Maintaining your peace of mind

Air Compressor Maintenance 

Let’s face it. At some point, no matter how high quality the product is, equipment or machinery will break down. Breakdowns can have major impacts on the efficiency of your production which in a worst-case scenario, can cost your business thousands of dollars. While breakdowns are inevitable, regular and professional air compressor maintenance assures the reliability and quality of your equipment.

So why should I invest in maintenance?

With regular maintenance, you lower the risk of your compressed air system breaking down which ultimately leads to lower profitability. Think of your air system like a car being serviced. Filters and fluids are replaced, cooling water is inspected, belts are adjusted, and leaks are identified and repaired. These regular checkups ensure your compressed air system remains reliable throughout its lifetime.

Without servicing, system integrity could be compromised when undetected problems deteriorate, leading to damage. At some point, this will cost you a lot to repair.

Can’t I just pay for maintenance when I need it?

Sure, but keep in mind that you’ll have to closely monitor your compressor’s service requirements and order each service separately. A slow procurement process can lead to a delayed service which potentially means an increase in overall costs.

What are the risks of delaying my maintenance checks?

Most parts within your compressed air system have a specified lifespan. Failure to replace them on time can impact your compressor’s overall efficiency and reliability. Not only does this increase ongoing production costs but also the chance of a breakdown occurring which can have an even bigger impact on profitability.

How do energy costs affect my budget?

The biggest part of the total cost of ownership for compressed air equipment is energy consumption. If you fail to properly maintain your air compressor system, pressure drops may occur, decreasing the system’s efficiency.

During an average compressor’s lifetime of around 10 years, the cost of compressed air is roughly divided up as 73% energy costs with the remaining 27% divided between capital costs, installation and maintenance. In reality, producing 1 kW of compressed air requires 8 kW of electricity. So, if you’re not evaluating the energy performance of your system, you are potentially converting your money into thin air.

How often should my receiver be inspected?

Under the Occupational Safety and Health Regulations 1996 requirements and AS/NZS 3788:2006, routine biennial inspections of pressure vessels is mandatory. 

Pressure vessels used in the workplace present a lot of potential dangers when not properly maintained which can cause damage to property, injury and even death. This is why it’s essential to properly install and service receivers and ensure that all of your equipment complies with the relevant AS standards and Worksafe WA regulations.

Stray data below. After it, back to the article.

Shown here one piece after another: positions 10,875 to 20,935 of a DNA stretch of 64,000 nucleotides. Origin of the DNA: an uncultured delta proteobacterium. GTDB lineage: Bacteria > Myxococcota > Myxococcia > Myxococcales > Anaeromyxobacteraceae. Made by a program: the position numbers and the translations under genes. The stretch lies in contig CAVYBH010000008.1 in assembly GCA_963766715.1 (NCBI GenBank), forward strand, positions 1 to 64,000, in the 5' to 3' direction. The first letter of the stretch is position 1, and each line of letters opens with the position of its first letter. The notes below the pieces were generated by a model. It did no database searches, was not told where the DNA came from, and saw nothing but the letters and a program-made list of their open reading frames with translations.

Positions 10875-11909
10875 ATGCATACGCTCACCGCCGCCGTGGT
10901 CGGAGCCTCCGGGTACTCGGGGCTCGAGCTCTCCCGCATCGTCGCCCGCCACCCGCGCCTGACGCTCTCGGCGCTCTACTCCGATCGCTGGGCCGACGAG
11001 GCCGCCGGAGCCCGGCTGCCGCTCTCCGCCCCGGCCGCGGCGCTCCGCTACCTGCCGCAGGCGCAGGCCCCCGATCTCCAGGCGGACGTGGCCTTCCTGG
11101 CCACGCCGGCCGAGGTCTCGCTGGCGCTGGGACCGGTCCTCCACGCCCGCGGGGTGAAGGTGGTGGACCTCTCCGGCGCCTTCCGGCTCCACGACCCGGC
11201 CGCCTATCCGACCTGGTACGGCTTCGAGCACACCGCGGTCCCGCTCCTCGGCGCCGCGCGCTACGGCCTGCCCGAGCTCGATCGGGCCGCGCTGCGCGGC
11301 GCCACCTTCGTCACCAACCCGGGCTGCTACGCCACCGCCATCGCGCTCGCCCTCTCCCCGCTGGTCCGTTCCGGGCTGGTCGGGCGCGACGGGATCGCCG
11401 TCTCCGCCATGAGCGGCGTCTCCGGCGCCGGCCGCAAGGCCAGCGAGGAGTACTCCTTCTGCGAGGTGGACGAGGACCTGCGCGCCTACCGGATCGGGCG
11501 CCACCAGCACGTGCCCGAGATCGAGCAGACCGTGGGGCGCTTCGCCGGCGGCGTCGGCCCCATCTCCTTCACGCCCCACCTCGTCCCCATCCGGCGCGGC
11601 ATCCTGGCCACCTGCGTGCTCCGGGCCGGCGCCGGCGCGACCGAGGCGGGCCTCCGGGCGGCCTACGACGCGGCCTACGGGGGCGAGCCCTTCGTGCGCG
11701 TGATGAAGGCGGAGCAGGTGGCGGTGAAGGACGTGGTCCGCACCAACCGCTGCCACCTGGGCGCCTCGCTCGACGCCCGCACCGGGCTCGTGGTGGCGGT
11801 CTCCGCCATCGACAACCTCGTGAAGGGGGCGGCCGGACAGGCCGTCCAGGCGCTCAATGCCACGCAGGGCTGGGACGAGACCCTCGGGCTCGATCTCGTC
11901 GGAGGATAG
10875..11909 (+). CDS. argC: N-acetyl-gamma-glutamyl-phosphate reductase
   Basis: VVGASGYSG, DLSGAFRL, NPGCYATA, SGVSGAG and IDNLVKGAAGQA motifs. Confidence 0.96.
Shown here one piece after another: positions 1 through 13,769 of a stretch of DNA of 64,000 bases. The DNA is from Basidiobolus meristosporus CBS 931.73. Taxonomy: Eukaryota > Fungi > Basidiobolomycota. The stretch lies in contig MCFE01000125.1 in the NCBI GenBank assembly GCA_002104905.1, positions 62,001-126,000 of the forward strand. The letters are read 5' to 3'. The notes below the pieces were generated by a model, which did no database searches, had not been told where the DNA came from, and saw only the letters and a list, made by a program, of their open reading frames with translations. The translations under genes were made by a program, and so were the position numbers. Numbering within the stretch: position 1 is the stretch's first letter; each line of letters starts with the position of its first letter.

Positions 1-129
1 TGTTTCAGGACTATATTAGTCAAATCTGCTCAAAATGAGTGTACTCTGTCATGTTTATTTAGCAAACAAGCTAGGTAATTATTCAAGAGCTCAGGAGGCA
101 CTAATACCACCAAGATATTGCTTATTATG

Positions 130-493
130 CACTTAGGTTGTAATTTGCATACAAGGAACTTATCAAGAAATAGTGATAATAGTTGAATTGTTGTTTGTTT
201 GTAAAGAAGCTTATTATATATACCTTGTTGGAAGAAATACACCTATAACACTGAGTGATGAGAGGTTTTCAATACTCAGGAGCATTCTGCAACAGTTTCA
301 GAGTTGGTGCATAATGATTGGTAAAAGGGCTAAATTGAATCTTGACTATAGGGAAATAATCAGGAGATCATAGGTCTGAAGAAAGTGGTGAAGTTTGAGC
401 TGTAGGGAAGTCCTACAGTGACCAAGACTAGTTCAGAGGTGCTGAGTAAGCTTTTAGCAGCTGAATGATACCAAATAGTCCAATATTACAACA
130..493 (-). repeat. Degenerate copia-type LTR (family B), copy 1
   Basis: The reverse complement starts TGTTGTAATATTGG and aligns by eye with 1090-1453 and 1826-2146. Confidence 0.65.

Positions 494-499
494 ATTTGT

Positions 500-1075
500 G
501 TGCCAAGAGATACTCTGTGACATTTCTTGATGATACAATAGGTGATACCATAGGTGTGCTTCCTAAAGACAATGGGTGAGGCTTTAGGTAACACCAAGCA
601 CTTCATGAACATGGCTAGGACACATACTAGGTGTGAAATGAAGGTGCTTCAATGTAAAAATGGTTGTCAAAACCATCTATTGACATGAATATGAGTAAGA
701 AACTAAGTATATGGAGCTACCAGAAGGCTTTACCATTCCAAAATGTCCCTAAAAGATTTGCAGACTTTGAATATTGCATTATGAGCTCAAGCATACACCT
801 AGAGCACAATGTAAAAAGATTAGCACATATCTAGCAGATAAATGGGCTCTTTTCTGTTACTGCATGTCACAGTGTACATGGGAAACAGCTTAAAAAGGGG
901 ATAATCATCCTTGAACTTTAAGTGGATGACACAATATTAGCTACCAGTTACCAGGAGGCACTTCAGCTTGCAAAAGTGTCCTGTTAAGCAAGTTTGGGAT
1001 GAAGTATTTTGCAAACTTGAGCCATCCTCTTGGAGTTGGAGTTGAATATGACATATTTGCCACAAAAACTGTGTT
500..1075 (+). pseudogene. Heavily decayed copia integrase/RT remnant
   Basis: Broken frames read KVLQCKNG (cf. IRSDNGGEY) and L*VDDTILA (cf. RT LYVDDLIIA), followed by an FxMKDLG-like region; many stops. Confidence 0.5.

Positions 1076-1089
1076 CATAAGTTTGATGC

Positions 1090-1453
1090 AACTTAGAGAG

Do I have to register my receiver?

As per the Occupational Safety and Health Regulations 1996 along with AS/NZS 3788:2006, registration of pressure vessels is mandatory in order to assess safety and to detect any dangerous deterioration.

Interested in learning more about Nessco Pressure Systems servicing and maintenance capabilities? Then get in contact today. 

The Huge Impact of Laminar Flow

Laminar flow is an integral component of compressed air efficiency.

 

Believe it or not, laminar flow is controlled solely by the airline used in a compressed air system. To fully understand the effects of laminar flow in a compressed air system, we need to explain exactly what it is.

Fluids & gases are unique in their ability to travel. Unlike solid molecules that remain stationary whose molecules tend to join others of the same kind, fluid molecules aren’t so picky. Fluid molecules, such as gases and liquids, partner with different molecules and are difficult to stop.

Candle Smoke Laminar FlowLaminar flow describes the ease with which these fluids travel; good laminar flow describes fluid traveling as straight as possible. On the contrary, when fluid is not traveling straight, the result is turbulence, or a reduction in laminar flow. This is depicted in the image on the right; as the smoke comes off the candle, it is smooth and straight (this would be considered perfect laminar flow). As it travels away, the molecules display imperfect laminar flow.

Turbulent air flow essentially results in an inefficient compressed air system. This may not seem like a major concern; however, it has huge impacts on compressor efficiency. Fluid molecules bounce and circle within their path, causing huge energy wastage. In compressed air systems, this turbulent airflow results in pressure drop. How do you avoid this from happening? It all comes down to compressed air system design.

The design and material of the air pipe, as well as the positioning of elbows and joints, has a direct correlation to laminar flow and pressure drop. To avoid high energy consumption of your compressed air system, reducing pressure drop is key.

If your system is experiencing high pressure drop, your compressor has to work overtime to provide the required air pressure. When your compressor works overtime, it not only increases your maintenance costs, but also your energy bills.

Laminar flow works in conjunction with the “boundary layer”; this is the very first layer of compressed air that touches the wall of the pipe. Through the use of Infinity fittings, such as the Infinity Reducing tee, the air can travel down the dropper with ease, creating a smooth transition without disruption to the laminar flow.

 


 

NPS can perform post installation tests on your compressed air system, such as air audits and compressed air efficiency reports. For more information or to speak with our experienced technicians, call us on 1300 290 638 or click here!